This Lodge 49 review is spoiler-free.
AMC is home to one of the most uniquely American shows on television. For three seasons (and soon to be four), Better Call Saul has been a modern Western filed with hustlers, conmen, assassins, crime bosses, and ordinary dudes who need to manufacture meth to cover their medical bills – basically everything that makes America “great.” All these misfits and malcontents live in an expansive desert dotted with strip malls, car washes and air conditioning.
Better Call Saul has become one of TV’s best shows and one of culture’s strongest evidence that good old-fashioned American storytelling is alive and well. It also must be a real bitch to follow up. For three seasons now, AMC hasn’t even really bothered trying. Better Call Saul lives alone on its own little Monday night island. Nothing of note has ever followed it because nothing of note can. What could possibly stand up next to and even complement the brilliant modern American tragicomedy that comes before it?
As it turns out, AMC has finally found something that comes pretty close.
Lodge 49, which debuts Monday, August 6 after Saul, is not only a strong thematic complement to the show that precedes it, it’s also very good – funny, intriguing, confident in its own weird, cracked skin.
Wyatt Russell stars as Sean “Dud” Dudley, an aimless surfer bro recovering from the disappearance of his father and an injury sustained from a snakebite in Nicaragua. Dud aimlessly wanders the beaches of Long Beach, metal detector in hand looking for something, anything to pay the bills or perhaps even provide some direction.
He discovers a ring on the beach and that sets him down a path that eventually leads him to the mysterious Lodge 49 – a chapter of the Ancient and Benevolent Order of the Lynx, where men and women gather to offer one another fellowship, drink lots of beer, and maybe, just maybe uncover the secrets of the universe.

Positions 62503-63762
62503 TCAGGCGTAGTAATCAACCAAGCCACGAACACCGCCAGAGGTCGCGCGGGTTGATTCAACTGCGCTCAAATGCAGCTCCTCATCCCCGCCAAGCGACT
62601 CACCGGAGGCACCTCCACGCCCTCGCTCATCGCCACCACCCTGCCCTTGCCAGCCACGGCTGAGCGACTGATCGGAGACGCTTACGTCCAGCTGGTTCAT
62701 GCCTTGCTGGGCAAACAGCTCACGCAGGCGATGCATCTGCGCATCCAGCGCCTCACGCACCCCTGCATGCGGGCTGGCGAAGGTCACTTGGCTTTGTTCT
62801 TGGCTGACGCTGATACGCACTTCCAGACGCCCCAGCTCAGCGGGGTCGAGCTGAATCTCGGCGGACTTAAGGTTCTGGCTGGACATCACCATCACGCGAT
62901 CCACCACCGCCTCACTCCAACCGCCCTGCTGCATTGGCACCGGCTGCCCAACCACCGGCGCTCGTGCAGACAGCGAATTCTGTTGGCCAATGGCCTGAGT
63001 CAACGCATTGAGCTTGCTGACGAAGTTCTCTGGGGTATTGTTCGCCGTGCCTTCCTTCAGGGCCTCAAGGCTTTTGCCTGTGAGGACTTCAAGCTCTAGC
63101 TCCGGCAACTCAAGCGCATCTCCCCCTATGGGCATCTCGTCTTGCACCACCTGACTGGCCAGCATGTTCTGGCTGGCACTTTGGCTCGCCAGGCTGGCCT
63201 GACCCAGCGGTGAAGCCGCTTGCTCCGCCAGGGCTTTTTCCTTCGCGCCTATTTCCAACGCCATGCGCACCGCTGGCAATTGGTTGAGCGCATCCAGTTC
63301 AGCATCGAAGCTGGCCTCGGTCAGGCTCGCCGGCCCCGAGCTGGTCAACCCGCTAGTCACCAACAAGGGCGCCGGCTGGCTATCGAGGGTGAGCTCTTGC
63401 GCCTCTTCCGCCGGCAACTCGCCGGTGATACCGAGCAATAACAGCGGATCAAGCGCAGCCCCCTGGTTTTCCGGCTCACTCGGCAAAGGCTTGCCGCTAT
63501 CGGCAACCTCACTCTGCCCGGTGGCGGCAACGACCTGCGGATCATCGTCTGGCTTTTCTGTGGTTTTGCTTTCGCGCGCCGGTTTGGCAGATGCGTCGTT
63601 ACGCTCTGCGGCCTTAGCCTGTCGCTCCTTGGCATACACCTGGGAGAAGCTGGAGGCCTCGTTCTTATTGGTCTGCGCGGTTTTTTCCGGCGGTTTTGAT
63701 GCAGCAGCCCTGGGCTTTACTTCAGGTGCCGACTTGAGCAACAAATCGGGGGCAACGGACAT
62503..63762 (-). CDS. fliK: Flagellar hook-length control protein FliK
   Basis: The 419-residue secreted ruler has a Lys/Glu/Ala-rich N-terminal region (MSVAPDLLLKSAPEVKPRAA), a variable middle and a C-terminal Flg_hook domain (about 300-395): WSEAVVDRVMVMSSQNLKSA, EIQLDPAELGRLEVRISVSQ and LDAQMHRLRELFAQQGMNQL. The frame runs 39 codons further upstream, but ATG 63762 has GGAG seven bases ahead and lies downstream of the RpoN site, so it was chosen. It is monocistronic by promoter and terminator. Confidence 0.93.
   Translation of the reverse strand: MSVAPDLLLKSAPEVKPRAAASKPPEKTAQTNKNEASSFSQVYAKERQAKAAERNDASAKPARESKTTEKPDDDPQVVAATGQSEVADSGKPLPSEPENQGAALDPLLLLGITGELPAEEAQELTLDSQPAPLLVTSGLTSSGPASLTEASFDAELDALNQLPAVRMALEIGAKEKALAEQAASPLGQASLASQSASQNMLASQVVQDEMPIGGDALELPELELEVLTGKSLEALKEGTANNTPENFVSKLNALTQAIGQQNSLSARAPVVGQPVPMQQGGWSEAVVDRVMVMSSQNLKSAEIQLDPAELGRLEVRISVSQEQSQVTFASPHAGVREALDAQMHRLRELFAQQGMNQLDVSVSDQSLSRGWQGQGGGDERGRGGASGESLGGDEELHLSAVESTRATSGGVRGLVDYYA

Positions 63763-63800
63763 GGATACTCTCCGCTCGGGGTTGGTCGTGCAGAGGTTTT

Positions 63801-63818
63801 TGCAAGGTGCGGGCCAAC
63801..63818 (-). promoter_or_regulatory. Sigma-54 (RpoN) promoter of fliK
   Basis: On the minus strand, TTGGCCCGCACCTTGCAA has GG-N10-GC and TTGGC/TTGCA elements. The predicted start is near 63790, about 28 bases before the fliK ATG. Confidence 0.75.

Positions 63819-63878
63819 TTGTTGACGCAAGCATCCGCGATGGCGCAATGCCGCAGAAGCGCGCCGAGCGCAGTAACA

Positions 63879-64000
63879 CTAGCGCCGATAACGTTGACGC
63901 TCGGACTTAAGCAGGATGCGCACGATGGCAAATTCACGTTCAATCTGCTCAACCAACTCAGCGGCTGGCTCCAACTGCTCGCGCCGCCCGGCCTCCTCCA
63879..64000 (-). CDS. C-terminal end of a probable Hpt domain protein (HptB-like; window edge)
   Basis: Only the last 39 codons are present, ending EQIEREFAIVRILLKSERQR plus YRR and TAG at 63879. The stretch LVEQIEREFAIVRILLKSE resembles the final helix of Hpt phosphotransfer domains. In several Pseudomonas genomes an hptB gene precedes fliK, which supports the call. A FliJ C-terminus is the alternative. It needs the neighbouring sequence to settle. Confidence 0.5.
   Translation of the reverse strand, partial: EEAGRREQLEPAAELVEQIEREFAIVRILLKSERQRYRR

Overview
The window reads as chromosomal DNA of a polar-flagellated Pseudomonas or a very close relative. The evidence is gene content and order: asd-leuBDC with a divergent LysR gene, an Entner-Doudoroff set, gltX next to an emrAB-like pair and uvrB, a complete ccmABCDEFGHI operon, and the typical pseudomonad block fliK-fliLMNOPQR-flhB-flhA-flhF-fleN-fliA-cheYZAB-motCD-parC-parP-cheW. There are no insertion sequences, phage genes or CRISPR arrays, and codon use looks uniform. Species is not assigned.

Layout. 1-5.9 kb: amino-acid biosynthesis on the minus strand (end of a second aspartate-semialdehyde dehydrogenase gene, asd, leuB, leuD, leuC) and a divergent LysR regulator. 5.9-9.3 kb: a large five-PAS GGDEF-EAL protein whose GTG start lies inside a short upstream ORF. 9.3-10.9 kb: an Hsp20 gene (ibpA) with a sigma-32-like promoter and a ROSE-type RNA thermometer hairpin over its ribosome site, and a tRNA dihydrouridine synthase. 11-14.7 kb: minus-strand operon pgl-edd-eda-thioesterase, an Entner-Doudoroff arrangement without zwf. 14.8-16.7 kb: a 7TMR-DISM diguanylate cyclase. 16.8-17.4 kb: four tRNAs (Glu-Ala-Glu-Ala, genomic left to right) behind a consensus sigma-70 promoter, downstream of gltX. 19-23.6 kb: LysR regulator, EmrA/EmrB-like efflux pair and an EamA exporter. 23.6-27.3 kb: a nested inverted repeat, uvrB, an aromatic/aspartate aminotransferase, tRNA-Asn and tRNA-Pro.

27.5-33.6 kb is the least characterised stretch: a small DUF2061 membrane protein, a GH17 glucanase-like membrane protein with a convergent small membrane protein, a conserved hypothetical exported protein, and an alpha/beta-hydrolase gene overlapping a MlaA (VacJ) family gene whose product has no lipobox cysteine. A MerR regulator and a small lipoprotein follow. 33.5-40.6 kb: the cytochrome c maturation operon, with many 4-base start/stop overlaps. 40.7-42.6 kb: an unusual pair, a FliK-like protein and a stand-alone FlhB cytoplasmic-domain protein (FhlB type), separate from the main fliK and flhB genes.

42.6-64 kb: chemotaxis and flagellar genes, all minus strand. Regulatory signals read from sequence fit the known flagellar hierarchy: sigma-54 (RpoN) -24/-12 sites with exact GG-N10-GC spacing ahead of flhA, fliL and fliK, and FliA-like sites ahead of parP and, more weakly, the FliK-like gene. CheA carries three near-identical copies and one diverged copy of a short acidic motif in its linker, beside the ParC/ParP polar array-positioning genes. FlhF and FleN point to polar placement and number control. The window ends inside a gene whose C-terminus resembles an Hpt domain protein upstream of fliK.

Lodge 49 gets out of the gate absurdly strong. Its first episode (AMC made all ten episodes of the first season available to review and this review is based off the first five) is by far its best. One of the hardest things in visual art is creating a universe that feels simultaneously real and also guided by the hand of a capable storyteller. Lodge 49, like Better Call Saul, gets that exactly correct from the very get-go.
All of the show’s characters’ desperation feels real and earned. Dud and his sister Liz (played by Sonya Cassidy, a Brit who possesses a Hugh Laurie-level American accent) are poor not because the plot requires them to be poor but because their father took out questionable loans before he died and then the town’s largest employer, space exploration technology supplier Orbis, went belly-up.
It’s hard to depict actual poverty on television because poverty has this way of swallowing everything around it. It’s like a dramatic version of Maslow’s Hierarchy of Needs. How can a story get us to invest ourselves in a character’s spiritual or emotional problems when their immediate physical problems are so much worse? Lodge 49 somehow pulls off this balancing act of making Dud, Liz, and the rest of the town’s financial destitution very real without it putting an immediate stop to their emotional and spiritual journeys to come.
Also working in the show’s favor is its environment. Long Beach feels as melancholically vibrant as its inhabitants do. All of its beautiful blue and orange beaches and palm trees can’t hide the run down strip malls and potholes. Creator Jim Gavin is an acclaimed short story writer who writes extensively about Southern California and it shows here. This is the best (and believably worst) Southern California has looked on television since Terriers.